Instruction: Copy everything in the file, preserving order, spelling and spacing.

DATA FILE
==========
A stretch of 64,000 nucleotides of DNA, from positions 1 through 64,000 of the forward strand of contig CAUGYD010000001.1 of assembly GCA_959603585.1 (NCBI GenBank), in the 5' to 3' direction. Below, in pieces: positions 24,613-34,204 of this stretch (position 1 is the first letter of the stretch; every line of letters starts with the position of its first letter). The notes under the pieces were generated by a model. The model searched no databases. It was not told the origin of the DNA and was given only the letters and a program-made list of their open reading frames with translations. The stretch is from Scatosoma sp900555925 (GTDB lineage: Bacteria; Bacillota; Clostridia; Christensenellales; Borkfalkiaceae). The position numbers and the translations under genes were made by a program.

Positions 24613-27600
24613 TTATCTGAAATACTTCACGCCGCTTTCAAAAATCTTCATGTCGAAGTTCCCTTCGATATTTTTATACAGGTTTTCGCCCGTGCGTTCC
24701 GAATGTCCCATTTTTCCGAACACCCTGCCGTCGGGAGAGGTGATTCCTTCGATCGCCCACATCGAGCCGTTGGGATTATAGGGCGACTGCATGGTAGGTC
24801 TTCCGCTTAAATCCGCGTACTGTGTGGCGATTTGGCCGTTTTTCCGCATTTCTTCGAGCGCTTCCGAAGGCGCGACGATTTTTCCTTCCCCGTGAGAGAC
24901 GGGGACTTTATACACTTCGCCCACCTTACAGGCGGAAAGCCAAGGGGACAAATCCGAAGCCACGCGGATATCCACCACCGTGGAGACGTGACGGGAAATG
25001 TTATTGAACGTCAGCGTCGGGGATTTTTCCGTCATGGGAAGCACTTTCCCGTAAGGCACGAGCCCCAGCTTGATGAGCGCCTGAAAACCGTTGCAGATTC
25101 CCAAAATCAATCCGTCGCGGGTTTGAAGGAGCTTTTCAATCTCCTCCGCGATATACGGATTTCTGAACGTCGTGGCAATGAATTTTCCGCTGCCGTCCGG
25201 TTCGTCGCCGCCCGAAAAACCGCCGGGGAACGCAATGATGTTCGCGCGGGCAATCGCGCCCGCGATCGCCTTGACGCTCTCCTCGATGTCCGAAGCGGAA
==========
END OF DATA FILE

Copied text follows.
A stretch of 64,000 nucleotides of DNA, from positions 1 through 64,000 of the forward strand of contig CAUGYD010000001.1 of assembly GCA_959603585.1 (NCBI GenBank), in the 5' to 3' direction. Below, in pieces: positions 24,613-34,204 of this stretch (position 1 is the first letter of the stretch; every line of letters starts with the position of its first letter). The notes under the pieces were generated by a model. The model searched no databases. It was not told the origin of the DNA and was given only the letters and a program-made list of their open reading frames with translations. The stretch is from Scatosoma sp900555925 (GTDB lineage: Bacteria; Bacillota; Clostridia; Christensenellales; Borkfalkiaceae). The position numbers and the translations under genes were made by a program.

Positions 24613-27600
24613 TTATCTGAAATACTTCACGCCGCTTTCAAAAATCTTCATGTCGAAGTTCCCTTCGATATTTTTATACAGGTTTTCGCCCGTGCGTTCC
24701 GAATGTCCCATTTTTCCGAACACCCTGCCGTCGGGAGAGGTGATTCCTTCGATCGCCCACATCGAGCCGTTGGGATTATAGGGCGACTGCATGGTAGGTC
24801 TTCCGCTTAAATCCGCGTACTGTGTGGCGATTTGGCCGTTTTTCCGCATTTCTTCGAGCGCTTCCGAAGGCGCGACGATTTTTCCTTCCCCGTGAGAGAC
24901 GGGGACTTTATACACTTCGCCCACCTTACAGGCGGAAAGCCAAGGGGACAAATCCGAAGCCACGCGGATATCCACCACCGTGGAGACGTGACGGGAAATG
25001 TTATTGAACGTCAGCGTCGGGGATTTTTCCGTCATGGGAAGCACTTTCCCGTAAGGCACGAGCCCCAGCTTGATGAGCGCCTGAAAACCGTTGCAGATTC
25101 CCAAAATCAATCCGTCGCGGGTTTGAAGGAGCTTTTCAATCTCCTCCGCGATATACGGATTTCTGAACGTCGTGGCAATGAATTTTCCGCTGCCGTCCGG
25201 TTCGTCGCCGCCCGAAAAACCGCCGGGGAACGCAATGATGTTCGCGCGGGCAATCGCGCCCGCGATCGCCTTGACGCTCTCCTCGATGTCCGAAGCGGAA